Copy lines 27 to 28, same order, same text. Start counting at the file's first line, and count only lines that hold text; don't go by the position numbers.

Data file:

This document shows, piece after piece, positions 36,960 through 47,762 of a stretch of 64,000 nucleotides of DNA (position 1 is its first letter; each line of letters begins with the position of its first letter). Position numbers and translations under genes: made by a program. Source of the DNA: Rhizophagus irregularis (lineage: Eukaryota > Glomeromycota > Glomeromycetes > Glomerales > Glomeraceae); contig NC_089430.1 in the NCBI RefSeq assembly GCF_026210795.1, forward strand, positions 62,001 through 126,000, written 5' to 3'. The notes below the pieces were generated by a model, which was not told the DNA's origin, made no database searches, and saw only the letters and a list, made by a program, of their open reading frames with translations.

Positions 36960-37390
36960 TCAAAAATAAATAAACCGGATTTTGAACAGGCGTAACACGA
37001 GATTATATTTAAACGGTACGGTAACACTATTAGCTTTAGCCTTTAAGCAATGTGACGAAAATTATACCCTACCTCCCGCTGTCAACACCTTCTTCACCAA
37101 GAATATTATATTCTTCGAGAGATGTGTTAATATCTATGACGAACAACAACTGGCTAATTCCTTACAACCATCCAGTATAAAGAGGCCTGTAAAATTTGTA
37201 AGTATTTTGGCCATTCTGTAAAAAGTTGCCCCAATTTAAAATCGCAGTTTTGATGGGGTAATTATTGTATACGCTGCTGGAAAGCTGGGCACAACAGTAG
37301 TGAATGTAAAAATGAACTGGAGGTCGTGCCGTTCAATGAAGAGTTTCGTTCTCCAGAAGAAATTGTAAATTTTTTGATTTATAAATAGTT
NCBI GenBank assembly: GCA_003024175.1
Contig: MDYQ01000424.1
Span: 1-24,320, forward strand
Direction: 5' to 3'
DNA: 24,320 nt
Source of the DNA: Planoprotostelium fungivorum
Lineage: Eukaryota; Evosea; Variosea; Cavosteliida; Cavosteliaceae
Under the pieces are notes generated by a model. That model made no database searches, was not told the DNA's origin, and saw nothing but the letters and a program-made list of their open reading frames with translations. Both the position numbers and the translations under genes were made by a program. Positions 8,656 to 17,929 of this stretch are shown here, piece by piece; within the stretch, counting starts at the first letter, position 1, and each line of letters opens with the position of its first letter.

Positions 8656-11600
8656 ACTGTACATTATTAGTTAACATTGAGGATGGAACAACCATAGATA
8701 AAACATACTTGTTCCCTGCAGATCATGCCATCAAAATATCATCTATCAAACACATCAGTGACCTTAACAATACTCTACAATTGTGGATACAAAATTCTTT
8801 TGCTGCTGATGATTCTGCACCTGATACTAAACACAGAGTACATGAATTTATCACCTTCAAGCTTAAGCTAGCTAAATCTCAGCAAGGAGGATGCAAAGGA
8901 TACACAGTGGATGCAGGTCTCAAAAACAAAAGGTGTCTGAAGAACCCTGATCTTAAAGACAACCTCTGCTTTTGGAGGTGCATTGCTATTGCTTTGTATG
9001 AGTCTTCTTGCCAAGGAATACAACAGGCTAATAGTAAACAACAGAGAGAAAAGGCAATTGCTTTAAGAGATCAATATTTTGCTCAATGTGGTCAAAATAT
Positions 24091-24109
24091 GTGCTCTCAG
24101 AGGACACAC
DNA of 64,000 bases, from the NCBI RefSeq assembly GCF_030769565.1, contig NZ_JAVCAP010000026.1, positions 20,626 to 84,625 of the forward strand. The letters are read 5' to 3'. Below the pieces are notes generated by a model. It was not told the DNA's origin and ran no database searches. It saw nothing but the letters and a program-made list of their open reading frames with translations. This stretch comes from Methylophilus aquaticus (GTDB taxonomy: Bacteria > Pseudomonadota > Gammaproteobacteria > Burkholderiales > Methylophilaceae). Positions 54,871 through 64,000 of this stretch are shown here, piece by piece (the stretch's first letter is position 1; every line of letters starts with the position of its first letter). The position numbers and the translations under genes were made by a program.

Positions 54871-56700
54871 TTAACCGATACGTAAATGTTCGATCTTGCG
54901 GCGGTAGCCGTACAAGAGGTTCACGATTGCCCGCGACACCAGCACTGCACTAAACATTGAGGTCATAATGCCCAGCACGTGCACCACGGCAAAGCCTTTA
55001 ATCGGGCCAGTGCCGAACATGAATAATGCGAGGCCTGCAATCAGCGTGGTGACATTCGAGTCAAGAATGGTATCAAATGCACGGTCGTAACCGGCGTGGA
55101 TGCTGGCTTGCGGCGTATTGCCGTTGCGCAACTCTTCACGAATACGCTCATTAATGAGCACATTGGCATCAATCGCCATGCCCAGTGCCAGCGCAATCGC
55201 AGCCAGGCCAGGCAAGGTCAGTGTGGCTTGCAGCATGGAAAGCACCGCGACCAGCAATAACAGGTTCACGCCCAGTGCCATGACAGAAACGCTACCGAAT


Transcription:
54871 TTAACCGATACGTAAATGTTCGATCTTGCG
54901 GCGGTAGCCGTACAAGAGGTTCACGATTGCCCGCGACACCAGCACTGCACTAAACATTGAGGTCATAATGCCCAGCACGTGCACCACGGCAAAGCCTTTA